In a capitalist society money is the score card. It serves as both the carrot and the cattle prod for the things we should and shouldn’t do. In the US, energy has been plentiful, and so the forces of supply and demand have made it relatively cheap for us to consume. Compared to other countries, we’ve taxed energy very little, further dangling the consumption carrot. As a result, cheap energy has fueled our economy, advanced technology, elevated our standard of living, and propelled our lives. It’s generally been good for us, or has it?
The undervaluation of energy has also discouraged frugality. The motivation to conserve, the financial cattle prod, if you will, wasn’t turned on. During times of plenty, the wine glass overflowed, and we partied on. We lined our roads with miles of inefficient lighting, where simply better reflective striping would do. We produced inefficient cars and trucks, while better technologies were shelved. Our natural gas lines leaked and continue to, while utilities turn a blind eye. At home we’ve left the lights on, the car idling, the heat turned up, or the AC down, all the while keeping everything plugged in. Without a financial score card, we only thought we had to pay the cover charge to dance in this party of energy indulgence. Little did we know that an obscure account was accruing our bar tab – and the bouncer coming to collect on that tab is Climate Change.
Since we’ve started burning fossil fuels, the planet has been accruing, with interest, the cost of squandering energy. Not in the form of dollars, but rather in the form of heat trapped in our oceans and atmosphere. This heat has intensified the extremes of our weather. Payments on the account are now maleficently coming due. NOAA reported that in 1980 the U.S. experienced 3 weather related disasters that individually exceeded 1 Billion dollars in damages. Flooding, drought and a tropical cyclone in 1980 ran up a collective tab, in today’s dollars, of $35.9 Billion. Since then, the annual average number of events has quadrupled! As of 2010, we now average 13 of these annual disasters. 2017 was a banner year, topping 16 events, totaling $306.2 Billion – nearly 10 times that of 1980.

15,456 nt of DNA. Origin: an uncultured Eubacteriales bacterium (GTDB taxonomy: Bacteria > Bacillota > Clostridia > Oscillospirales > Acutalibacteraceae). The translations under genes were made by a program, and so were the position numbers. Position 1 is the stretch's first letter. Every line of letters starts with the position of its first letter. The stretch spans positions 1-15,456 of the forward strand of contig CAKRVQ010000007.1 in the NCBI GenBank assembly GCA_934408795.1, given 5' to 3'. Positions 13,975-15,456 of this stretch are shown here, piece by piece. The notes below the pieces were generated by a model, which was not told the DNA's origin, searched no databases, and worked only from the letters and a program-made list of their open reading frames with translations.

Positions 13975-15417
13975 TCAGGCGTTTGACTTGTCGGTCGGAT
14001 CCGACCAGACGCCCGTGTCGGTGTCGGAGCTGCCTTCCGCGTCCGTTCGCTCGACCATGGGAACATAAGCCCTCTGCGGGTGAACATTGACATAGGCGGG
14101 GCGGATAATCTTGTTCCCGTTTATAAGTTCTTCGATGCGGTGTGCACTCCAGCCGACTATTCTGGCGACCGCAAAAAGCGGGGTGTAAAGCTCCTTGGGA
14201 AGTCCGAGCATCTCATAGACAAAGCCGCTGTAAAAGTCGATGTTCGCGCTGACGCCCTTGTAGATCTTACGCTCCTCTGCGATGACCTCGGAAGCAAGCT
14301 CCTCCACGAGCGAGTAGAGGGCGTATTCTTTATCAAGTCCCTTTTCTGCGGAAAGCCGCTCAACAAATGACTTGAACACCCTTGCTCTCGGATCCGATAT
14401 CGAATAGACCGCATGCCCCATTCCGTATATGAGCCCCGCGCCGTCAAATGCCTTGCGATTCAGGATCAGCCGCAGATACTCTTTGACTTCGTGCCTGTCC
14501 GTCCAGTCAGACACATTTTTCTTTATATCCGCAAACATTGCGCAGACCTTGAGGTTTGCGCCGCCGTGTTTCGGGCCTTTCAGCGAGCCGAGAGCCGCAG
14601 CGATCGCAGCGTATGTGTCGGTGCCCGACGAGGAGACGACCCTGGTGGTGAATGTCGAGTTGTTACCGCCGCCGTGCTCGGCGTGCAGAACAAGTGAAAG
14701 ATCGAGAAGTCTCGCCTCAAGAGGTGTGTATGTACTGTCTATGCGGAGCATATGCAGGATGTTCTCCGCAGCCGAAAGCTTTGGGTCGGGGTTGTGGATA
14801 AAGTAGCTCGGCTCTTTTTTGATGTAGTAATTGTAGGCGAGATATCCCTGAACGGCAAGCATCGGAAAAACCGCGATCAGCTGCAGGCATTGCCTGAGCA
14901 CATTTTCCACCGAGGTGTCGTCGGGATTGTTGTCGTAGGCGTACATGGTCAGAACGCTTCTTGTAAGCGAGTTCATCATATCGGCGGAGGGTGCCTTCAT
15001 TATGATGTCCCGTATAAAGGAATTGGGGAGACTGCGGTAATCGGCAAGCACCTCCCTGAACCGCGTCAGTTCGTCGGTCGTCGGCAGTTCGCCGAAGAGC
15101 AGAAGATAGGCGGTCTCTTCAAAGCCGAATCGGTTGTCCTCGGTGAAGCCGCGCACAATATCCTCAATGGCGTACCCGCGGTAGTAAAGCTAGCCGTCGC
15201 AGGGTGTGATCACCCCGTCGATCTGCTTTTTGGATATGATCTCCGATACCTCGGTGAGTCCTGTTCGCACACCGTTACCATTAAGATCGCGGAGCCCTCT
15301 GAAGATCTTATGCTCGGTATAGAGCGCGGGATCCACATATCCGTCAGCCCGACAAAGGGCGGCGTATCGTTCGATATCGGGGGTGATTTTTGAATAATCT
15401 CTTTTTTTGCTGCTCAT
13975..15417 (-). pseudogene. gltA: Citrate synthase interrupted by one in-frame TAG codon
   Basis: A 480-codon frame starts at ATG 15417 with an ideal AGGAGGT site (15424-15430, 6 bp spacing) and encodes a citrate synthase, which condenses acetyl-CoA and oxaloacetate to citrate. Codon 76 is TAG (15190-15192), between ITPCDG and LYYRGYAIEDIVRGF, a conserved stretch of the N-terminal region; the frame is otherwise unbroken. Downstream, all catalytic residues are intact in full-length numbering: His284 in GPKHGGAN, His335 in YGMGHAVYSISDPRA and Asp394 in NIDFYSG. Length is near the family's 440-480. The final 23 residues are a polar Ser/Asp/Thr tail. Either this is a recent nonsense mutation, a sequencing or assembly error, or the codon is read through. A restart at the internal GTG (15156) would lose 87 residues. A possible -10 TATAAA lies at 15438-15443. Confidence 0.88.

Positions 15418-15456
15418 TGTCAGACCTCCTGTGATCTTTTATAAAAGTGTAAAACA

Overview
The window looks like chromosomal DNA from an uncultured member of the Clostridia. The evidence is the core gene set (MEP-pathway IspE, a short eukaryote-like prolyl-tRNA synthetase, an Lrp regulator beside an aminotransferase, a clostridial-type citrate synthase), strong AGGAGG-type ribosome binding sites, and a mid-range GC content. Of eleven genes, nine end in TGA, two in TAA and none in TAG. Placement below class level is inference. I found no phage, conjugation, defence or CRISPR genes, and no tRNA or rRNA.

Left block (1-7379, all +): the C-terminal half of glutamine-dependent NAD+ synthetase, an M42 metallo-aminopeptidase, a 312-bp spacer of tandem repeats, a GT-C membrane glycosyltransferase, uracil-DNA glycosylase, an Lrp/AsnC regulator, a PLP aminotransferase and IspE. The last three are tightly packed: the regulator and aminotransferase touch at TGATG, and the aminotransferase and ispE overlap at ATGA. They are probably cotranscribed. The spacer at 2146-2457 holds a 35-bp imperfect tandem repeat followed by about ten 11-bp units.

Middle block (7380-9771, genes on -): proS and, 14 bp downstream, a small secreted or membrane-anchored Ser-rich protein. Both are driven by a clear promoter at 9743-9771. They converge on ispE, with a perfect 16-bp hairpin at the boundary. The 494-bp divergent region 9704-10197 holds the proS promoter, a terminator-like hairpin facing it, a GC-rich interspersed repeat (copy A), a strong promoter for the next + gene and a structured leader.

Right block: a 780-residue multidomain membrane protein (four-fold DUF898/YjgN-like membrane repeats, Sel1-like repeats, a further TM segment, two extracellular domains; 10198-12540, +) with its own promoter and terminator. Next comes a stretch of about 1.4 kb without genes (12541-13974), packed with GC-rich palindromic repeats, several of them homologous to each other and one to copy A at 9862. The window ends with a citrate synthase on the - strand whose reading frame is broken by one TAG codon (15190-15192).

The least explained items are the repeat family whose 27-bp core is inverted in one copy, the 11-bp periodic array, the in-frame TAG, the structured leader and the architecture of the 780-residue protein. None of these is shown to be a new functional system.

So, who is picking up the tab? Well, we are. Don’t believe that while your home here in New England was spared, and far-away places like south Florida, Houston and Puerto Rico were devastated, and parts of California dried, burned, flooded and then slid away, that you are excluded from paying for those disasters. The cost of Insurance losses alone will seep into every homeowner’s, car, health and life insurance policy that is being sold, including yours. The cost of the Federal Government’s response will be heaped upon our national deficit; concerns about which affect the funding of other federal programs that might be important to you. The other costs I haven’t touched upon, like human deaths, suffering, refugees, disease, and economic losses compound the interest being paid; further stressing our society and economy. The IV supply shortage that coincided with this winter’s flu season is one small example; as hurricane ravaged Puerto Rico (which is still without power) was a major supplier.
So, what can we do? It’s easy to feel small and helpless in the face of a global problem that even our own federal government fails to acknowledge, let alone tackle. Fortunately, we live in Massachusetts and the state is thinking differently about the problem. Legislation is being considered to steer society away from the carbon-based fuels that drive Climate Change. It would essentially assign a cost, or tax, to consuming carbon-based energy – that’s the cattle prod. The carrot comes in the form of a dividend derived from that tax to be paid directly back to residents, households, businesses, municipalities or some combination thereof. Those details still need to be worked out. The point is, we have an opportunity to employ a mechanism that assigns climate related costs to the use of fossil fuels, and then returns those moneys to us – not the State’s general fund. The dollars can then be used to further our adaptation efforts, or our transition to renewable technologies, or it can be saved or simply used to buy groceries. If you think this is a good idea, Google “Find My Legislator Mass” and let your representative know you support such an effort.
Our carbon-based energy gala is nearing its end, the hangover is setting in, and the bouncer is looking to settle the account. We think Massachusetts needs to set an example, as it did with healthcare, and be a leader in the battle against Climate Change. We hope you might agree.